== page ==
Thursday, December 3, 2009

Receiving Line Etiquette

The receiving line is a lovely tradition. It gives the couple, their parents and wedding party the opportunity to great all guests. In a large wedding, this may be the only opportunity for guests to offer their congratulations to the newlyweds. The receiving line traditionally takes place at the reception, but can also take place at in the Church vestibule or on the stairs right outside - time permitting. A church is the ideal location to hold your receiving line, if all guests are not invited to the reception. Participants of the receiving line are as follows:

Who you include in your receiving line is up to you. I often suggest that you eliminate wedding party members (Bridesmaids and Maid/Matron of Honor) to save time – which may be a limiting factor. It’s totally acceptable not to include Fathers, and instead they can circulate amongst the crowed. If Mothers are remarried, Stepfathers can be included if you wish.

Just as some line tips.

1. As stated above, only include the essential members - so that your guests do not face a long and tedious wait.

2. Serve refreshments to your guests while they wait.

3. Conversation should be brief but pleasant.

4. The Bride (and Bridesmaids if included) should keep the bouquet in their left hands, or place it to the side while in the line.

5. Any accessories worn during the ceremony should be worn in the receiving line (hats, gloves, etc).

6. The Bride can kiss those guests which she knows well; otherwise a handshake is appropriate.

Some couples elect to eliminate the receiving line, instead, circulating with their guests throughout the reception. If you choose to eliminate the receiving line, you have the responsibility of greeting each and every guest at the reception.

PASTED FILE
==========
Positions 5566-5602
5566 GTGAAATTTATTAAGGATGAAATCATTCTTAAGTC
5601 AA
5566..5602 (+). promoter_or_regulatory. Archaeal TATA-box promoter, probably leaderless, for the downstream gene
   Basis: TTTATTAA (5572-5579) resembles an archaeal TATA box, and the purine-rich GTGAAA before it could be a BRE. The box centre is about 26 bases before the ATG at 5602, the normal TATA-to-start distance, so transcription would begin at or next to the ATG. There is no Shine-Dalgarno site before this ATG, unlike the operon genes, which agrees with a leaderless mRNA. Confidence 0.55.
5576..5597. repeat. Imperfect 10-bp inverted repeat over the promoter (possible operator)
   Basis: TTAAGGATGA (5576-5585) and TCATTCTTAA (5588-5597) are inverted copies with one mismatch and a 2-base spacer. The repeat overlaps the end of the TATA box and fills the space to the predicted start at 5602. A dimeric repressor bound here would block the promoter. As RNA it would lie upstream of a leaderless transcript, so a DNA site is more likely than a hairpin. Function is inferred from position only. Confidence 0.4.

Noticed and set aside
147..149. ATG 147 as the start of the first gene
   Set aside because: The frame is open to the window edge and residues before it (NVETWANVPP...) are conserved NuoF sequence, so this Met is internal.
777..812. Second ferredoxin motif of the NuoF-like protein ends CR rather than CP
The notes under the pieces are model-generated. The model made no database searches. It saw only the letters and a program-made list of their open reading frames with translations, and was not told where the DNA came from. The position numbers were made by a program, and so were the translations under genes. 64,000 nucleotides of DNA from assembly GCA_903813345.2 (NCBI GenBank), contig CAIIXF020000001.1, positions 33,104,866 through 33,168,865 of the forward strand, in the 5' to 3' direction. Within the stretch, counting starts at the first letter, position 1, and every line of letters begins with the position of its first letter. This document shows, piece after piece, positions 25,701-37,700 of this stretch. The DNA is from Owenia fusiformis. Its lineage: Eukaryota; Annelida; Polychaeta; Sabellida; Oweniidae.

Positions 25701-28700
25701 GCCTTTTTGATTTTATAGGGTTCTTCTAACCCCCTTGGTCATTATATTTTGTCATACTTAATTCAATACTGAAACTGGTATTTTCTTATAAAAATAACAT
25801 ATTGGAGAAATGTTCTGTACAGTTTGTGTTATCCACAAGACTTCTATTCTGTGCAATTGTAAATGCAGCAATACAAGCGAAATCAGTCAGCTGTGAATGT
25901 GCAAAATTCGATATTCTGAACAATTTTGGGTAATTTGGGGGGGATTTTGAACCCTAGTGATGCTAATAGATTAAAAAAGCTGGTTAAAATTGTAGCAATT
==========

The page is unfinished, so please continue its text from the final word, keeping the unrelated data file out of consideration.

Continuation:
As an alternative to the receiving line at the Church, the Bride and Groom can re-enter after the processional to greet guests as they exit the church - which eliminates awkwardness if the parents are divorced or do not wish to participate in a formal receiving line.

Regardless of your plans, it’s imperative that you make sure to introduce your new husband in the proper manner. There is a simple rule of thumb: When making an introduction, present the lower “ranking” person to the higher “ranking” person. Here is how to determine status:

  1. An older person outranks a younger person
  2. Someone senior or more important at work outranks someone less senior/less important at work
  3. An out of town guest outranks a local guest of equal status
  4. A person serving religious ministry outranks a lay person

So, when you are introducing your new hubby to your aunt (who is 20 years older), you would say “Auntie Charlie, may I present my husband, Bryant Nelson. Bryant, this is my Aunt, Miss Charlene Powell.

This indicates that your new husband would call your Aunt “Miss Powell”, until it is indicated that he can call her by a more informal name. It’s a good rule of thumb to use the formal name of a senior person.

Happy planning!

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